World Vision Burundi Multiple Crises Situation Report (January 2018)

Report
from World Vision
Published on 31 Jan 2018

KEY HIGHLIGHTS

• Average harvests expected: Rains have been above average in January, ending the December dry spell, which is likely to lead to average Season 2018A harvests, already underway. Most poor households are expected to remain in Stressed (IPC Phase 2); however, in Gihanga Commune in Bubanza Province, maize production is likely to be below average due to a more severe dry spell and Fall Armyworm infestations, causing some poor households to face Crisis (IPC Phase 3) through the lean season in May.

• Rise in prices above average: As household and commercial stocks replenished with the initial harvest, staple food prices seasonally eased in January. Despite this decline, the overall prices of staples are likely to remain above five-year averages through May given the ongoing macroeconomic difficulties (low foreign currency reserves and a deteriorating national currency), limiting regional food imports and, occasionally, disrupting fuel imports.

• Refugees outside of country: As of January 31, 2018, the total number of Burundian refugees outside the country is 428, 496.

• Internally displaced people within Burundi: The DTM dashboard for the month of January 2018 that covers all 18 provinces of Burundi has identified 175,936 internally displaced persons (IDPs) and 39,174 households. A total of 82% if the identified population are women and youth under 18 years.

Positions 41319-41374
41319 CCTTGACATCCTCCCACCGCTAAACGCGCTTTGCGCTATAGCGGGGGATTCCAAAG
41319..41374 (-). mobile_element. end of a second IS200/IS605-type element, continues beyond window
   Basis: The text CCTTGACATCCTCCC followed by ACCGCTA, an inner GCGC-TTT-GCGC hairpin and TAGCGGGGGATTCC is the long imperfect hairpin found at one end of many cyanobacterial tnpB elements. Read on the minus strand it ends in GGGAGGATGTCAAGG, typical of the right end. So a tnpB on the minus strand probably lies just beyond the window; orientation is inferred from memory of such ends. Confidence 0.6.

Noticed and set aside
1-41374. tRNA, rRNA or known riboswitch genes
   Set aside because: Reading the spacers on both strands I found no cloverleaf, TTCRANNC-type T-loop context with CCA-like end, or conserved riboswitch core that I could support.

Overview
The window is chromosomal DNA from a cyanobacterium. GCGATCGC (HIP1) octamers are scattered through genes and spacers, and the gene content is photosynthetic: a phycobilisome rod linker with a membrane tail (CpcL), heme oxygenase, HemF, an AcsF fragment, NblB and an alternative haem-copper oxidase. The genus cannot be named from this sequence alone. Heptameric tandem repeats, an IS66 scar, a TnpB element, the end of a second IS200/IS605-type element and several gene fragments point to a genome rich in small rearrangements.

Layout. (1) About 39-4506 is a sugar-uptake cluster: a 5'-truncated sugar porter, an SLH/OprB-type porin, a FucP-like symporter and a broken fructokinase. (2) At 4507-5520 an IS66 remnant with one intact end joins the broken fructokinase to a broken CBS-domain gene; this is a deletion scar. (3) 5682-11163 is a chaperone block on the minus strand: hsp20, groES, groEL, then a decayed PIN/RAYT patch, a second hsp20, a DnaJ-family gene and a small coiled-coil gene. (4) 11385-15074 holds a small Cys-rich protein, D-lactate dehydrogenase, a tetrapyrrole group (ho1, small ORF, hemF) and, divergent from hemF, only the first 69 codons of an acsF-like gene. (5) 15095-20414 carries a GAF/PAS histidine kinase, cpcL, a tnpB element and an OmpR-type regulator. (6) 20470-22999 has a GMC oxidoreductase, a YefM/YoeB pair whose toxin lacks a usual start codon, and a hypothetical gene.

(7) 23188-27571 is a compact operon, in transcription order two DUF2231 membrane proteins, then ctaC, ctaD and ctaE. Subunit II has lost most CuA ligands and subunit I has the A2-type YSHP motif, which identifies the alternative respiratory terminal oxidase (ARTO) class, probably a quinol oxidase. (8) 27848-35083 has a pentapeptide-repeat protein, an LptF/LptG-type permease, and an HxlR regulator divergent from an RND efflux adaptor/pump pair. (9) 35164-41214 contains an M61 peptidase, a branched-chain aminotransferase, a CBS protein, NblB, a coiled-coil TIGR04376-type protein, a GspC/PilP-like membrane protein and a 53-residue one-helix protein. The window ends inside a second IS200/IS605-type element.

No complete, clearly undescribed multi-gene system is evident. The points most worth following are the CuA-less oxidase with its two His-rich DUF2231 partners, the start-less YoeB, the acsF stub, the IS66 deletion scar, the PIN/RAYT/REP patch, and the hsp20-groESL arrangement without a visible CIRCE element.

• Influx in refugees from DRC: About 7,000 refugees from the Democratic Republic of Congo (DRC) arrived in Burundi between 24 and 29 January due to escalation of fighting between the armed forces of the DRC (FARDC) and armed groups in South Kivu province.

Poor underlying conditions in affected areas of Burundi, including Rumonge and Makamba provinces, exacerbated acute shelter, food, WASH, health, and protection needs.

Transit centres and refugee camps in the country are overstretched.

• Malaria epidemic continues: Burundi still remains at high risk of epidemics. During the three first weeks of January 2018, figures from the Ministry of Health indicate already 333, 273 reported malaria cases, with 139 deaths. In 2017, 7,567,594 cases were reported and 3,277 died.